In the 1970s, the world reached peak child—the highest rate of human population growth. Since then, countries in Asia, the Americas, Australia and Europe have all seen birth rates decline dramatically and in Africa, the number of children in families has dropped from an average of more than six to around four. But that decline in Africa is slower than the birth rate drops in other parts of the world. The persistence of that relatively high birth rate stems from a wide range of factors, including cultural influences, economics, and a lack of access to birth control or family planning. And there are enough children in Africa now that some demographers and statisticians are predicting that human population growth will not actually flatten in the 21st century, as some experts had foretold.
Other recent estimates have forecast a leveling out of human population growth by mid-century, from a current 7.2 billion people to around 10 billion by 2050. But those projections counted on families in Africa reducing the number of children they have at roughly the same rate that fertility declined in Asia and Latin America in previous decades. Instead, women are still having more children in many African countries and the rate of fertility decline has slowed—or even reversed—in some African countries in the last 15 years.  "This has a compounding effect on population over time, because higher fertility means more children for the current population, and hence more grandchildren and so on," explains statistician Adrian Raftery of the University of Washington, part of the team that conducted the new analysis. "We project a large increase in the population of Africa, from the current 1 billion to 4.2 billion in 2100," he notes. Raftery and his colleagues detail their findings in a report published online September 18 in Science.
How fast and how far fertility in Africa falls—or doesn’t—will determine the fate of human population growth or decline this century. At current rates, the African continent would likely become as densely populated as China today.  As a result, the "world population is likely to continue growing for the rest of the century," Raftery says, although fast population growth in Africa may also lead to the kind of shortages of food, water and other resources that can reduce population growth.
At the same time, declining population growth in countries such as Germany, Japan, China and Brazil mean that these nations will have nearly as many old people as they have young people in the next few decades. "The fast growth of the world population will be over in the second part of this century," says international health researcher Hans Rosling of the Karolinska Institute in Stockholm, who expects the world should prepare for at least 11 billion people. Still, "the total population may continue to grow, but at a much slower rate, or it may even start to slowly decline after 2050," he adds.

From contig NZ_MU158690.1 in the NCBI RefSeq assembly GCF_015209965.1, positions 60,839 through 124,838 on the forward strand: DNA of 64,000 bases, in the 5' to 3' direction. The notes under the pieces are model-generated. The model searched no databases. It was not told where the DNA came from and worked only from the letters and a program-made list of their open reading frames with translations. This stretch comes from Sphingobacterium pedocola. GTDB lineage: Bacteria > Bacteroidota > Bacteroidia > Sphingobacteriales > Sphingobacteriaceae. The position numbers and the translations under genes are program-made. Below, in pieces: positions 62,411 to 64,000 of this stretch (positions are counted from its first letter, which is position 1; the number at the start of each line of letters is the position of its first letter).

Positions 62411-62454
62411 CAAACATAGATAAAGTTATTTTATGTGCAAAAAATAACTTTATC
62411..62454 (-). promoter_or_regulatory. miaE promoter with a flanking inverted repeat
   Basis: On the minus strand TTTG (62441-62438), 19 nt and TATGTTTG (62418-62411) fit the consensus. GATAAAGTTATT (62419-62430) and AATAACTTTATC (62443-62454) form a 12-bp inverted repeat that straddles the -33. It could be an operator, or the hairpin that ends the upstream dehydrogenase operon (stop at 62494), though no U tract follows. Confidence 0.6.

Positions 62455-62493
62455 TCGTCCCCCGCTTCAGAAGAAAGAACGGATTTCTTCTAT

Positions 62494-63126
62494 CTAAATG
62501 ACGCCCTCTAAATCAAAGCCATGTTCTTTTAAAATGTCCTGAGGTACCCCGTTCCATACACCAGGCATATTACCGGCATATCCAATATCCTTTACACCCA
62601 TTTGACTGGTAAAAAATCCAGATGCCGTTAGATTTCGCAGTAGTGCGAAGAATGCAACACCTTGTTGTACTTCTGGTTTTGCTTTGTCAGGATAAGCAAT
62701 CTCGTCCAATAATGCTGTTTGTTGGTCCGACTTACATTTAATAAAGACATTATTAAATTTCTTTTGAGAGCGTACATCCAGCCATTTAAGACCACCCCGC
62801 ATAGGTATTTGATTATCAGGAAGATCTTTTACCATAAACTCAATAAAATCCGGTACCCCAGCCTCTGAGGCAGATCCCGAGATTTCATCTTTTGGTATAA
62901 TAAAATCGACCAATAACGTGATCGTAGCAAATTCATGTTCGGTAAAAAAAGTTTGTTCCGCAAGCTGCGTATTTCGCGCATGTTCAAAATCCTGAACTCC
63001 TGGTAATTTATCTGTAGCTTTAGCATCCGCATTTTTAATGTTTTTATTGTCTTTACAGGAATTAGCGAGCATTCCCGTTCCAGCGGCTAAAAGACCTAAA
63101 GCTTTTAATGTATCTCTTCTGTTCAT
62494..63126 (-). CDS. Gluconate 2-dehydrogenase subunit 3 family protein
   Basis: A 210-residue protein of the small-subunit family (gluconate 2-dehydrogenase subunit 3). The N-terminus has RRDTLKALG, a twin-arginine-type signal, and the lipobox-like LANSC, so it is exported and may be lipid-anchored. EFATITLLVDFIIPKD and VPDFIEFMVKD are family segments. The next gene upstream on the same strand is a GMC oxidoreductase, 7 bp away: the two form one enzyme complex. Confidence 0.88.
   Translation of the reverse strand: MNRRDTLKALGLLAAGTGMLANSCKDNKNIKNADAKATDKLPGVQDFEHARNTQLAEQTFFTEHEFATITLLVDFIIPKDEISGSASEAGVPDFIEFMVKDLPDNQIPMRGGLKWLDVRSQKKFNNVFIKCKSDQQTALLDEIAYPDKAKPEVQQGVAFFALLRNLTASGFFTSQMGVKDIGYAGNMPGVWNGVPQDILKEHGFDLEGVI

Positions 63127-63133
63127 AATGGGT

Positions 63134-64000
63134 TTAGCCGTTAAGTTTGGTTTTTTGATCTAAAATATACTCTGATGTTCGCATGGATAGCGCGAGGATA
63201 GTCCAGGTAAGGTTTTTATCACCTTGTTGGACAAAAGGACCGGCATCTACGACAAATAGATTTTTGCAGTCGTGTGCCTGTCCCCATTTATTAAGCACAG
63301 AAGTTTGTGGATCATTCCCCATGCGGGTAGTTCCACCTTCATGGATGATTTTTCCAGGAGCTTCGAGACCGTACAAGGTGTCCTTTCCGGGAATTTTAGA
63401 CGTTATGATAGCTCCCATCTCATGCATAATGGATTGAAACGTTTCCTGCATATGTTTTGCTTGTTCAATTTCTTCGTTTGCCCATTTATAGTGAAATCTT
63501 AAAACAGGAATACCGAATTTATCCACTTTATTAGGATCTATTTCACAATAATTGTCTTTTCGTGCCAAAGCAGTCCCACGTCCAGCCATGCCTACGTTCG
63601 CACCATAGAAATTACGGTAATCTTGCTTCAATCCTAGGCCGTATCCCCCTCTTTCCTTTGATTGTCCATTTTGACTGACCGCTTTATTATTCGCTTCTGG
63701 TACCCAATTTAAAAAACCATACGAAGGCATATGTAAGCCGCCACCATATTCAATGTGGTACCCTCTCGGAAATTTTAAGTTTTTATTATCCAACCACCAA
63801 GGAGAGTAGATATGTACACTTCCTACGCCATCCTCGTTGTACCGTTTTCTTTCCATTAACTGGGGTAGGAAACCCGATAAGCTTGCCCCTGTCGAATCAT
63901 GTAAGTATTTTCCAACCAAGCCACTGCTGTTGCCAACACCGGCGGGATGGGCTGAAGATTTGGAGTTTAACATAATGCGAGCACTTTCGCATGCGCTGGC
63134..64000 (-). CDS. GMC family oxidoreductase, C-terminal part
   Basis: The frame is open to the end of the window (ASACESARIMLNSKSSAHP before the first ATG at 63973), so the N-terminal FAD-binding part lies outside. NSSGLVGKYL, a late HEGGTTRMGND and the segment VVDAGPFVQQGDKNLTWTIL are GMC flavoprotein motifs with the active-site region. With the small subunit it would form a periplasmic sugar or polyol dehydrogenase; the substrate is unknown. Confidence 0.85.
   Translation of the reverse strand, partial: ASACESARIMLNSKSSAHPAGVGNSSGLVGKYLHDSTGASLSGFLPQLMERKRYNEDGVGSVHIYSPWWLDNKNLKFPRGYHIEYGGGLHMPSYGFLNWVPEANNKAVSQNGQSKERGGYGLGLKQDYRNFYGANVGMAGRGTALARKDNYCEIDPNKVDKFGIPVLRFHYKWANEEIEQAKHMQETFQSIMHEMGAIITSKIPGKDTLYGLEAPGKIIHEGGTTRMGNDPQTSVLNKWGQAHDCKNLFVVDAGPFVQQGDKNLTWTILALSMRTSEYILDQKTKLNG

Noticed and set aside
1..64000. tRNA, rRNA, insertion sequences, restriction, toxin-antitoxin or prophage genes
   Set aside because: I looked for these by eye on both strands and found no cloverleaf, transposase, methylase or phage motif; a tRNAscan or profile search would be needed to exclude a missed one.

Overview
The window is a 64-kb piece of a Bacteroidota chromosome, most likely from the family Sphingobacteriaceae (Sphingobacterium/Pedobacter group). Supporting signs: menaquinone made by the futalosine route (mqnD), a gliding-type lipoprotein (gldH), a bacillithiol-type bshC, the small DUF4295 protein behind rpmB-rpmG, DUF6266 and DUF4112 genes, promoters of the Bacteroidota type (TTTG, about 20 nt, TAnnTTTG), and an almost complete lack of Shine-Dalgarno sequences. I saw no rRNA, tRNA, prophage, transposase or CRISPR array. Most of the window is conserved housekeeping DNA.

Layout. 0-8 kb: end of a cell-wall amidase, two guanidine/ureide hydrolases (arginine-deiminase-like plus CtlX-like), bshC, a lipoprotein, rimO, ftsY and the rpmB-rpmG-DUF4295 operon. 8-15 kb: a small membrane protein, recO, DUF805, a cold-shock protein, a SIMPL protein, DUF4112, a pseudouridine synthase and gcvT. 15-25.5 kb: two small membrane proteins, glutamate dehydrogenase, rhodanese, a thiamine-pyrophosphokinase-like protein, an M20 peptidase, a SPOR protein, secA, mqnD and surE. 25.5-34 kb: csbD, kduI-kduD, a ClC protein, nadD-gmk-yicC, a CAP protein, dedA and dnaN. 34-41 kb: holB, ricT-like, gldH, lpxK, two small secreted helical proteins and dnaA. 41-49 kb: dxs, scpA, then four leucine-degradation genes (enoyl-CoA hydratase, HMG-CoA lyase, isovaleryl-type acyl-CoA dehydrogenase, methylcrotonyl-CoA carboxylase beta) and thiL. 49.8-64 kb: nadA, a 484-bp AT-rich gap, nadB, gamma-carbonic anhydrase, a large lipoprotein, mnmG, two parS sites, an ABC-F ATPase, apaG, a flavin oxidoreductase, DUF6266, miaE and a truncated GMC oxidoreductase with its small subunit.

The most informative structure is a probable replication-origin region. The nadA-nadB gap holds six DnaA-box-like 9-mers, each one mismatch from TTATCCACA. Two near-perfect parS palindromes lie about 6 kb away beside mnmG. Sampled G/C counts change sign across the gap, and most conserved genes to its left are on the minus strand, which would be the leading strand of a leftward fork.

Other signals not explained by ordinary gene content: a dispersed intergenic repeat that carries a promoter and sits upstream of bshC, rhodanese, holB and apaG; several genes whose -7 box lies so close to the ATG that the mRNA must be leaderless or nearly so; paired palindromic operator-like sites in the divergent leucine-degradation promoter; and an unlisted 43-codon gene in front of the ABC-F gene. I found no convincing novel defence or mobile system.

The new analysis is part of a project to develop better methods for forecasting human population size—one of the leading factors influencing the global economy, environment and human health. Prior methods relied on arbitrary assumptions, such as adding or subtracting half a child to deliver high and low population estimates. This new estimate derives from Bayesian statistics, in which different outcomes are assigned different probabilities based on what has already occurred.
The cancellation of funding for family planning programs in the U.S. in the early years of the 21st century may bear some of the blame for the stalled population growth slowdown in Africa. The Bush administration poured billions of dollars into the fight against AIDS but also required that none of that money be used to provide contraceptives—a policy since reversed by the Obama administration. According to United Nations surveys, at least 25 percent of women in sub-Saharan African countries want to stop or delay having children but lack access to contraception. "This is largely unchanged over the last 20 years," Raftery notes.
Ultimately, empowering women by educating girls may do more to aid family planning than even providing money for contraceptives does. The countries with the highest fertility rates also have high rates of girls failing to receive an education. Educated women are far more likely to have access to contraception, among other benefits, including faster economic growth for their nation. In Ghana, for example, uneducated women have an average of 5.7 children, whereas women with some education have 3.2 and women with a college education have just 1.5 kids. Says Rosling: "It is a shame that almost half of the women in Africa that want to use contraceptives still, to this day, do not have access to them."